DSC09371I was about to respond to Carlos’ article with a post Rope on the pension reform. And so I was doing, but as I progressed, I realized that the answer was good enough for a new article. I hope Carlos doesn’t mind.

Initially I had thought of this title: “Reflections of a currela who has a bunch of years left to retire with a pension that allows him to spend Christmas in Benidorm.” But it was too long for me. And contrary to the pension reform, I have reduced the title in half.

First of all, let me tell you, Carlos, that I agree with most of your reflections. And based on yours, I would like to add some new ones in the form of contradictions that I have not been able to resolve and/or have not found a response from the promoters of the reform. Here are the same as they come to mind:

– It is said that the box is not sustainable over time, however, the GDP in recent years has not stopped growing. The largest companies in the country have grown exponentially and so has the economy in general. If the box is filled based on work income and the economy has grown a lot in recent decades, how is it possible for the box to be emptied? Could it be that the wealth generated is not distributed more fairly? Is the salary of the lowest incomes getting less and less?

– Another aspect that surprises me is the happy closed waterproof box. No one is surprised that we finance the war through the General State Budget and yet it seems inconceivable to us that pensions could have the slightest contribution from the PGE. And vice versa when there is a large surplus? It would be a good financing tool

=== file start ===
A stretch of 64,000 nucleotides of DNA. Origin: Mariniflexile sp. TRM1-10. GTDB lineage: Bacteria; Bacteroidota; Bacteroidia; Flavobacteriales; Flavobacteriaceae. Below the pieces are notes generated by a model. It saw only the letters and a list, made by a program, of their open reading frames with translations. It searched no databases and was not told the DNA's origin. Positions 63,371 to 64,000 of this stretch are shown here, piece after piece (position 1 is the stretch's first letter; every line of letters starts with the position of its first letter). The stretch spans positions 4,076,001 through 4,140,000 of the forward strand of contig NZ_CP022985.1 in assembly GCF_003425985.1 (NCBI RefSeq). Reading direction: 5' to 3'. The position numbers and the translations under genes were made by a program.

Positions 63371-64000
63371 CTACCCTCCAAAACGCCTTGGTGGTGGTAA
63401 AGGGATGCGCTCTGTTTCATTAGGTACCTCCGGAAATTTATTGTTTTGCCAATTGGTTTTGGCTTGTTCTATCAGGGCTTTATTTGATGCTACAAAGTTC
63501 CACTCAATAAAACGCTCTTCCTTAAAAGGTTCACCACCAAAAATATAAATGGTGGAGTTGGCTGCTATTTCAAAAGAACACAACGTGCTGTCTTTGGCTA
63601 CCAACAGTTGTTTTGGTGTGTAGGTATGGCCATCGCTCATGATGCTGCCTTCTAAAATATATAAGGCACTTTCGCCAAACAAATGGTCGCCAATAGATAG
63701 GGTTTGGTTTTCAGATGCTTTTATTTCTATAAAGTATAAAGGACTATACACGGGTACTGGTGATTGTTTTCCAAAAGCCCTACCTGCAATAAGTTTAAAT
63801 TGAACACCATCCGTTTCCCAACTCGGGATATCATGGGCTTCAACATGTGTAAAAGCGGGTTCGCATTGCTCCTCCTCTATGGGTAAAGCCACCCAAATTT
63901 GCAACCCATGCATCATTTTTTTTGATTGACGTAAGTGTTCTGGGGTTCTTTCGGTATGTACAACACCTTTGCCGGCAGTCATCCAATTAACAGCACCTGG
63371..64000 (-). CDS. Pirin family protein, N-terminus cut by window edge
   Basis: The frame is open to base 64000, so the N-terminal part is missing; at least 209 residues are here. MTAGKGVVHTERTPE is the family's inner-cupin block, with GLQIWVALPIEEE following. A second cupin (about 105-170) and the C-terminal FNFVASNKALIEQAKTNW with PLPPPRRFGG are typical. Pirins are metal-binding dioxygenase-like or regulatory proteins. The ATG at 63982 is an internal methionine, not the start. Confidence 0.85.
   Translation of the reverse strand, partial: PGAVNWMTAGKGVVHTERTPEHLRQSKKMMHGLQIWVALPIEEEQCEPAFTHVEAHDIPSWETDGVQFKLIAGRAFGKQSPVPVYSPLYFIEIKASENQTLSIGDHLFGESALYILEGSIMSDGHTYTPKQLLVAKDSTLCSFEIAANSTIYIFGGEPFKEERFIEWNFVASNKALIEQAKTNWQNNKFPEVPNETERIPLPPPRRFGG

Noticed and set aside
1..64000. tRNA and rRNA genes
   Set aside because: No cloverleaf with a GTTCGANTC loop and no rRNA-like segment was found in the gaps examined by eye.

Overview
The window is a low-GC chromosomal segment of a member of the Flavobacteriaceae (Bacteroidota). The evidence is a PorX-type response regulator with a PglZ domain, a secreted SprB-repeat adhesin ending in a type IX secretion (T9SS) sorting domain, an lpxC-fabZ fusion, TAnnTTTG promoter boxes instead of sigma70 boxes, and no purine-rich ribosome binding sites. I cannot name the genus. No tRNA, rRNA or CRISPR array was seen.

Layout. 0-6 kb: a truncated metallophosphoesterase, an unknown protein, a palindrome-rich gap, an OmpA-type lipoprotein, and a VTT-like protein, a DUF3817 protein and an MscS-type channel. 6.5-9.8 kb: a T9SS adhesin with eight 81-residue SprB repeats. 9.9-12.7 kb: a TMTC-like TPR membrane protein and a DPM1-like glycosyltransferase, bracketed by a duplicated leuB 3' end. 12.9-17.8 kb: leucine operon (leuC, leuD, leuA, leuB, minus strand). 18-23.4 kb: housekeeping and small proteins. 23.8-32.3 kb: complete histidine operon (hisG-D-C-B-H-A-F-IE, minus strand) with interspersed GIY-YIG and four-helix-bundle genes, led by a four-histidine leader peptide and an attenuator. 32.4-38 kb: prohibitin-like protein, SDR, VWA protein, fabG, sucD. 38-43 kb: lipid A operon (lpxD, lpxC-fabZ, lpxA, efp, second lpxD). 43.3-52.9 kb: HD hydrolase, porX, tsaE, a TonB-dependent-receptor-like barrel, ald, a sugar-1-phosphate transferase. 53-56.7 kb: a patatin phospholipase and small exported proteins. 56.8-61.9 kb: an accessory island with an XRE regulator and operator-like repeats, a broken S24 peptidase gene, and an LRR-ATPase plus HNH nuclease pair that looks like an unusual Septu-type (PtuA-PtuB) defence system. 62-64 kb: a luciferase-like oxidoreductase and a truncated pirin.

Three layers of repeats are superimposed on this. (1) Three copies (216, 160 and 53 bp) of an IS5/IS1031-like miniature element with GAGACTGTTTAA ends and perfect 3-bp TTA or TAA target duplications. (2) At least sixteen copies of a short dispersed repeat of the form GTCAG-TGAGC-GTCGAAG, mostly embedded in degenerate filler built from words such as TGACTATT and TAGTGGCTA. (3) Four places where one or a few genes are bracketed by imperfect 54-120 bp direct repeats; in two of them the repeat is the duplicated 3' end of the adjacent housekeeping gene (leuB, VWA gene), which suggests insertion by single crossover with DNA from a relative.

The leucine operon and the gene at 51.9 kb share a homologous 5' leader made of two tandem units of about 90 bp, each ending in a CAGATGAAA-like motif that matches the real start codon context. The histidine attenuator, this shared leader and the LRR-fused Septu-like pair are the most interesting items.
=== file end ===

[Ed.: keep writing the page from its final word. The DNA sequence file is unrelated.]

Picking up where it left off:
– In addition, we have the highest youth unemployment in Europe and to support the young we make the old work until their bones break. I think that the logical thing to do would be for the young, healthy and strong, to work like mules so that the old people could gradually leave the labor market. Well, nothing, quite the opposite. Yesterday I heard a very good joke that said that it is not a question of reaching the economic level of Germany but of making it go back to us. That’s why we send our young people to Germany.

– Linked to the above, I have not heard anyone talk about the difference in the impact of this measure depending on the professional activity that is carried out. It seems that the work of the currela that paves roads is the same as that of the engineer who has drawn those same roads without leaving his air-conditioned office. No one has studied the relationship between life expectancy and length of useful life as workers. Spanish doctors would have a lot to say in this regard.

This all sounds a bit like labor market reform to me. Biased debates, media censorship of contrary opinions, and once the reforms are approved, disastrous results.

And in all this the role of the unions in the photo seems to me a bit lamentable. Trying to capitalize on a reform of this magnitude is little more than an insult to the workers they supposedly represent. However, I consider the role of the unions (at least the theoretical one) to be good for the entire economic system since it balances the forces and forces all parties to be more efficient. To put an analogy, it would be like the difference between a market with real competition or a market monopolized by a few companies where there was no real competition between companies and the abuse of customers was systematic (see the telecommunications market in Spain).

In conclusion, although the media does not say it clearly, all this seems to me to be the following. I’m telling you softly that they won’t raise the interest on my loan: (all this is so that the banks can finally sell us a private pension plan. In other words, they keep a good part of our savings for 38 5 years to later give us a small monthly allowance to have a few txikitos on the street of pussy).